This opinion piece was first published in Aftenposten on Saturday 27 October 2018, and was the first in a series of articles in the newspaper about the value and use of empty buildings.
Cranes stand by the gateway to Norway's capital city like proud giraffes. They have stood there in large herds for as long as I have lived in the city. The image is repeated across the country. New cultural centres, office buildings and shopping centres continue to appear in response to a need that no one seems to quite know where it has come from. It seems as if a national rich man’s culture has been allowed to emerge in which it is cheaper, easier and cooler to build from scratch, while we have forgotten that we are really supposed to be focusing on sustainability.
We have forgotten that we are really supposed to be focusing on sustainability.
I suspect it is a case of politicians - both at a national and municipal level – wanting to bequeth visible legacies, under the impression that this is what will encourage people to move to the areas in question as well as creating jobs. But are cultural centres, office buildings and shopping centres where the most innovative cultural forms of expression come into being, new ideas and businesses are cultivated, and alternative concepts for shopping and meeting places are created?
At the same time as new buildings are imposed from on high, there is a movement emerging lower down in society that is focused on using what we already have. Through DOGA’s project ‘Sparkling Spaces’, we have seen empty shop premises across Norway being used to experiment with new forms of content for town centres of the future. We have seen localised theatre, office space in which business owners find each other in new ways, and new retail concepts where a lease is temporary or covers just a few centimetres of shelf space. This has enabled empty premises to be filled not only with new content but also new thoughts and desire for investment.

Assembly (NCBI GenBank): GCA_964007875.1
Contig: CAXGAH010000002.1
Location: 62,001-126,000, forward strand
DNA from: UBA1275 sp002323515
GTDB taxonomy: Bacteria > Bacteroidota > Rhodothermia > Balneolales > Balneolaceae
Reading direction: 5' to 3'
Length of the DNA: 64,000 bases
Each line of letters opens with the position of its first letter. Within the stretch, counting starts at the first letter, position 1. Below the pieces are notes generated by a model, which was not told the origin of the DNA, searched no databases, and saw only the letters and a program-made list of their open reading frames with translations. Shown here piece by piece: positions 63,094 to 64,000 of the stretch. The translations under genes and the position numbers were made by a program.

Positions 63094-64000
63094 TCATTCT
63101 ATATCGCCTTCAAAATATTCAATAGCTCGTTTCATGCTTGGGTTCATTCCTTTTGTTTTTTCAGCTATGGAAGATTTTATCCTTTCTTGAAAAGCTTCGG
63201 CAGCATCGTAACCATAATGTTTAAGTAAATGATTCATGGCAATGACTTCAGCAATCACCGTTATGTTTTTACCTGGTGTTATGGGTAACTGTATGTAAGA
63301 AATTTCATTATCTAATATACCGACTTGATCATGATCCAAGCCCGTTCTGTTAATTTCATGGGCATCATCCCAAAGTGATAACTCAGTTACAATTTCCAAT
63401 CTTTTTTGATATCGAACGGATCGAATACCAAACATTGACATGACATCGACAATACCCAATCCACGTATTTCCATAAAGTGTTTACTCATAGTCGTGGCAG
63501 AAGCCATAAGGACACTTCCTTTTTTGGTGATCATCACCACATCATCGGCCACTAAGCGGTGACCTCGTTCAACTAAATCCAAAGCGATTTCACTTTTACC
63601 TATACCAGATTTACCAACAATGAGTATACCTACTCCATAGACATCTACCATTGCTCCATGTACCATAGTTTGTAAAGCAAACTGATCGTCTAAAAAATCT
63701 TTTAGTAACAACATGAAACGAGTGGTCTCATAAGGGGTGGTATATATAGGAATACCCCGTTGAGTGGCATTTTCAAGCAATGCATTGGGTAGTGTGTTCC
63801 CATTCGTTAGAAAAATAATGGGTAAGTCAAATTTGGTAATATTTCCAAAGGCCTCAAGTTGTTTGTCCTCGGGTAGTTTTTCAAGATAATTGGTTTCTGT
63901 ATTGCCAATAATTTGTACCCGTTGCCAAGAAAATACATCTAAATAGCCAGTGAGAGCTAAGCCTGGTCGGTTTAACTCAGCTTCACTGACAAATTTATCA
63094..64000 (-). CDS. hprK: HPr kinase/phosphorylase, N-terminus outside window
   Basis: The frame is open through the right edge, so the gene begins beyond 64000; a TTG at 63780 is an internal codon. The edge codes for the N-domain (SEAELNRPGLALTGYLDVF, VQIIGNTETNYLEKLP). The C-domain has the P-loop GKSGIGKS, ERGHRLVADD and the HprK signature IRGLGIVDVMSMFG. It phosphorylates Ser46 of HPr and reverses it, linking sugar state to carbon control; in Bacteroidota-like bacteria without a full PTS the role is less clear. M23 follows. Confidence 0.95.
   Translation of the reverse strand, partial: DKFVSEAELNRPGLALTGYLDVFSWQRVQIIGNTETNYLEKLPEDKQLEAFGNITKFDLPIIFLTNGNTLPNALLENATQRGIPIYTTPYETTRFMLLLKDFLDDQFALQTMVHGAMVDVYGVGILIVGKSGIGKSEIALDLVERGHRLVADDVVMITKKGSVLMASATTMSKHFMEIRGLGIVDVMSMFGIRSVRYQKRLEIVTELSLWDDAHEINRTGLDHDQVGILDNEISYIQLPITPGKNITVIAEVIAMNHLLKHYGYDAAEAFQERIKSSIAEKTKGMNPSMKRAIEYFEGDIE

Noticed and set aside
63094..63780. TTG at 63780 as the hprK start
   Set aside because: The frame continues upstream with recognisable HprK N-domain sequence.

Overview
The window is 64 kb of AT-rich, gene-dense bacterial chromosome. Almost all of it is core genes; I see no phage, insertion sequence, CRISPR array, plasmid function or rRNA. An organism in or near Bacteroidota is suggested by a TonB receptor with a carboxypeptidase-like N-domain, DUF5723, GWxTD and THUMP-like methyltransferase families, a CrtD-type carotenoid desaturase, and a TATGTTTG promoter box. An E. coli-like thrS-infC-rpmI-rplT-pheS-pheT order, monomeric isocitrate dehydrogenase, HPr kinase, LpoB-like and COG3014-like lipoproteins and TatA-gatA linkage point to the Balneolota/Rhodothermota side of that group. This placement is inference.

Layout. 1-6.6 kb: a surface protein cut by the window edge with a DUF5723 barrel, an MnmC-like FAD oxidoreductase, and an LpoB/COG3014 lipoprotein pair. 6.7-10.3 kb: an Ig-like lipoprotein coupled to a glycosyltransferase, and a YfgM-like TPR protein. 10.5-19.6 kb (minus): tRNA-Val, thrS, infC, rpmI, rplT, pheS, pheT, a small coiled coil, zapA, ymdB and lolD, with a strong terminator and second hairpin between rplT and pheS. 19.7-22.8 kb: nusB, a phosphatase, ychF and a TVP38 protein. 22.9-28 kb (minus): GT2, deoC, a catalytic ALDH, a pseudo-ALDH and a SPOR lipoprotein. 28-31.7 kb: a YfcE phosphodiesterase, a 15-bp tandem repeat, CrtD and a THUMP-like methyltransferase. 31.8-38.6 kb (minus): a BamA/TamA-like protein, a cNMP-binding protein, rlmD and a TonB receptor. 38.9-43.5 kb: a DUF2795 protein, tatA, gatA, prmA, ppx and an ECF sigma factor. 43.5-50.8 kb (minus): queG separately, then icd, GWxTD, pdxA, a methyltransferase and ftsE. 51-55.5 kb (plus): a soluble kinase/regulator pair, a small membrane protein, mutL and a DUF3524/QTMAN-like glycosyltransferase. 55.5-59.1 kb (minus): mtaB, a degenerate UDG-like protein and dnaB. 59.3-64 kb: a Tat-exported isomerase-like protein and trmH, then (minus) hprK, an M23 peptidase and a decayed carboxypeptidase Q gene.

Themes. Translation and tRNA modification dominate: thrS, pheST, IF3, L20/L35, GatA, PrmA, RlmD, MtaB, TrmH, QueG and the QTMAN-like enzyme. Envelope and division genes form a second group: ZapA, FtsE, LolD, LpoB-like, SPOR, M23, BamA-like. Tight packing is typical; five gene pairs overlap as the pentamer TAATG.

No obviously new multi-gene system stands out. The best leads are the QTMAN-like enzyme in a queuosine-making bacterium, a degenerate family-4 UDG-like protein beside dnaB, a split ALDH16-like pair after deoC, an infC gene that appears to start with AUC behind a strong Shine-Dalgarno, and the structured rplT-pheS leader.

Another interesting phenomenon that has arisen are community houses This summer on the island of Træna, there was a group of students from New York, Umeå and Oslo who worked on new concepts for a sustainable model and development of the old youth centre. Kulturhuset – the Culture House – in Oslo is hardly a new and expensive public building. It is a meeting place in a tenement built in 1900 used throughout the day by different clubs and organisations, as well as by individuals. It functions as an urban community hall that is a café, office space, debating and concert hall at different times of day.
Common to these is that the users have been involved to a great extent in the development of the new concepts themselves. Furthermore, those responsible for revitalising buildings are at the mercy of the space, helping to create an environment in which creativity can flourish. Both the design and content are varied and innovative. The users feel at home and there is a lower threshold – including financially – for participation. This generates innovation and more attractive places.